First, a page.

OCTOBER 6th – 28th, 2017
OPENING RECEPTION: OCTOBER 7th, 6:00-8:00 PM
AFA Gallery is pleased to announce an exhibition of new work by artists Kelly Denato, Kathie Olivas, and Stickymonger. This series of painting and sculpture will explore the enigma of the face behind the masks we wear and expose the secrets of the beautiful and macabre that lies beneath. Juxtaposing the real with the surreal, the artists in this exhibition have accepted the challenge to express complex visions without superficiality and to inhabit the curious space between attraction and revulsion.
In an exploration of the dichotomies present in our everyday lives, Cirque Noir features a series of paintings and sculptures that challenge our perception of good and bad, beautiful and ugly, real and superficial. Artists Kelly Denato, Kathie Olivas, and Stickymonger, each working in diverse media, address these dichotomies through figurative work that is at first blush visually engaging and beautiful, and which, under closer examination reveals its complex symbolism.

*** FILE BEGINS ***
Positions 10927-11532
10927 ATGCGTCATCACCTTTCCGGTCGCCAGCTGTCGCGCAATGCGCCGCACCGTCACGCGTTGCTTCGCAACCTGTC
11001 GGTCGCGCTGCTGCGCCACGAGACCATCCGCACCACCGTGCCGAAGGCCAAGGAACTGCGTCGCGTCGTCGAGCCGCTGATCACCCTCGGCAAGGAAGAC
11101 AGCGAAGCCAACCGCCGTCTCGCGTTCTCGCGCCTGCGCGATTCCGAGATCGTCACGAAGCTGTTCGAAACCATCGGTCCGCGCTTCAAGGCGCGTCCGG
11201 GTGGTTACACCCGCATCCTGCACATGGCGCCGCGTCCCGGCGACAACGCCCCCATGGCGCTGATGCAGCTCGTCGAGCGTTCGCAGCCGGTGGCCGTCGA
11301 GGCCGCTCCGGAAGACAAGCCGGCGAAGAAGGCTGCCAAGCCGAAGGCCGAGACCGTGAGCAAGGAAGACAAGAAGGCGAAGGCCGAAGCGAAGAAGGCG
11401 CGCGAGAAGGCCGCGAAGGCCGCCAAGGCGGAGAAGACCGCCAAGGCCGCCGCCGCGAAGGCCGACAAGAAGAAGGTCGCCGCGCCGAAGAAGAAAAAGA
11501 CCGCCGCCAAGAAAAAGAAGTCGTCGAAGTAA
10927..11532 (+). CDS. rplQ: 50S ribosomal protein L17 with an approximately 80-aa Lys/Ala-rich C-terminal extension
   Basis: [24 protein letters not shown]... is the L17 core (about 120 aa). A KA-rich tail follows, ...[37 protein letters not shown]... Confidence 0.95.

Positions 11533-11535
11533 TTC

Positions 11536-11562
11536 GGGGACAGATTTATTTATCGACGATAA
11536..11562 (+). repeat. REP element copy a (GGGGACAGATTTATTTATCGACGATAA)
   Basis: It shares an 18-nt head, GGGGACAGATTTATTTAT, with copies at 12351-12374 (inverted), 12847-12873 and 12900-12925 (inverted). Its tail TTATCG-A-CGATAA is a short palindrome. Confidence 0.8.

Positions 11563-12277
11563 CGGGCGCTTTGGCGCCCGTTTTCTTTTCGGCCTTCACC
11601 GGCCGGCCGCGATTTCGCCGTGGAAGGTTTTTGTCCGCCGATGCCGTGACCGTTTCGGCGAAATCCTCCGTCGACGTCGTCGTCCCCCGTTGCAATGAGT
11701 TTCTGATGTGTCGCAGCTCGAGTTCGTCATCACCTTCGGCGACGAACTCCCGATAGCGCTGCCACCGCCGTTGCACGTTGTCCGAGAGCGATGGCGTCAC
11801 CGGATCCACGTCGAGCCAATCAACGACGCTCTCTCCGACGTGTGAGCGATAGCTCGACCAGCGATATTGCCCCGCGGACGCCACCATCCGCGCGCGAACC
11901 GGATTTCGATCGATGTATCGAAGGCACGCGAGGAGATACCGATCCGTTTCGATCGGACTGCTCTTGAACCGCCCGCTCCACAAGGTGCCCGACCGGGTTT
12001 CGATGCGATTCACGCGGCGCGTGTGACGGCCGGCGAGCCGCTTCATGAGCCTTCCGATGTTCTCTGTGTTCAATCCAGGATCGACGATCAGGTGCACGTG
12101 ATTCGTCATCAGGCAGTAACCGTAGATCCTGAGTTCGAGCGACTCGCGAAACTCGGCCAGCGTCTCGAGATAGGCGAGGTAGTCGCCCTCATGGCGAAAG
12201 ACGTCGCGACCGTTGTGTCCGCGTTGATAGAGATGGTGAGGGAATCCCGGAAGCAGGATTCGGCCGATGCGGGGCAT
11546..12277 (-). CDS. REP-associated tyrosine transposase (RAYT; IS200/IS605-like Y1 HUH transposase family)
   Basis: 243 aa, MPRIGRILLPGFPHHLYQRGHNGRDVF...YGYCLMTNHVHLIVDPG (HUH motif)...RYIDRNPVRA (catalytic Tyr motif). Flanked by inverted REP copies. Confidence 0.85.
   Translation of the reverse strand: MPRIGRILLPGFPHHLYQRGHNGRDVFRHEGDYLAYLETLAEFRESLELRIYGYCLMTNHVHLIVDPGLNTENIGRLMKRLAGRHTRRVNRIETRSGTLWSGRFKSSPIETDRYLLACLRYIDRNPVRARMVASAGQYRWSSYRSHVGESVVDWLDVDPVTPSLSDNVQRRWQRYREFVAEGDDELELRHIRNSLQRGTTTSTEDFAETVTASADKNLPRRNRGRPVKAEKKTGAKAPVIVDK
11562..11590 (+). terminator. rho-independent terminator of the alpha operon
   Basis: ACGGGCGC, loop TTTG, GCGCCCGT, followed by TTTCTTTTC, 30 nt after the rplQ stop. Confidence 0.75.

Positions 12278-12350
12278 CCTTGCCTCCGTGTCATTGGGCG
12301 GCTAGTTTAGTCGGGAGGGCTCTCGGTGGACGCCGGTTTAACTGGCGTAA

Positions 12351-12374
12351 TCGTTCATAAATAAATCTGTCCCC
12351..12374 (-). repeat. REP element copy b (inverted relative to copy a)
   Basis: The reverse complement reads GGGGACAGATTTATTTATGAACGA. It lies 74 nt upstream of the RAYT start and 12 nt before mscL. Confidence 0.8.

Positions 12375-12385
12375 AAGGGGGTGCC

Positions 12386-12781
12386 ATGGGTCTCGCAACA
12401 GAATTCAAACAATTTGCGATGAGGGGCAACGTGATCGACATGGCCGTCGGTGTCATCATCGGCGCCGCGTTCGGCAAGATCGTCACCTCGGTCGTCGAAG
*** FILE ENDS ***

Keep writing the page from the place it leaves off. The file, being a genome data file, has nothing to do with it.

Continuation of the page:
Responding to the anxiety provoked by the manner in which each of us is observed, Stickymonger’s work is representative of the gaze. Utilizing eyes throughout her work and as primary subject matter, She embraces that which both fascinates and frightens her. By incorporating these eyes into her work the Artist strips them of their power, while simultaneously encouraging them to look back at the viewer that views them creating a participatory experience.
Kathie Olivas’s work is a study of the human preoccupation with aesthetic beauty and its ability to provide comfort where typically there is none. By assigning “cuteness” to her sculptures and paintings, Olivas distracts the viewer from their involuntary response of revulsion and compels them to spend more time confronting those things that make them shudder. Olivas deftly fuses the weird with the adorable, the creepy with the alluring, through her use of delicately applied oil paints and of found objects. The finesse of the objects themselves allows them to serve as vehicles for Olivas’s messaging: suspect those things that are most familiar rather than those that are not.
Kelly Denato’s body of work is perched at the boundary where optimism and happiness meet tragedy and darkness. Human experience has shown that happiness and sadness are inextricable from one another, that one may not exist without its counter. Denato’s work encapsulates the moments in which one extreme may turn into the other. Delicately rendered sylphs float within their own consciousnesses, entangled and entranced by their dreams, oblivious to the menace of the darkness around them. The paintings belie their complexity through Denato’s masterful application of glaze-like paints and candy-colored environments.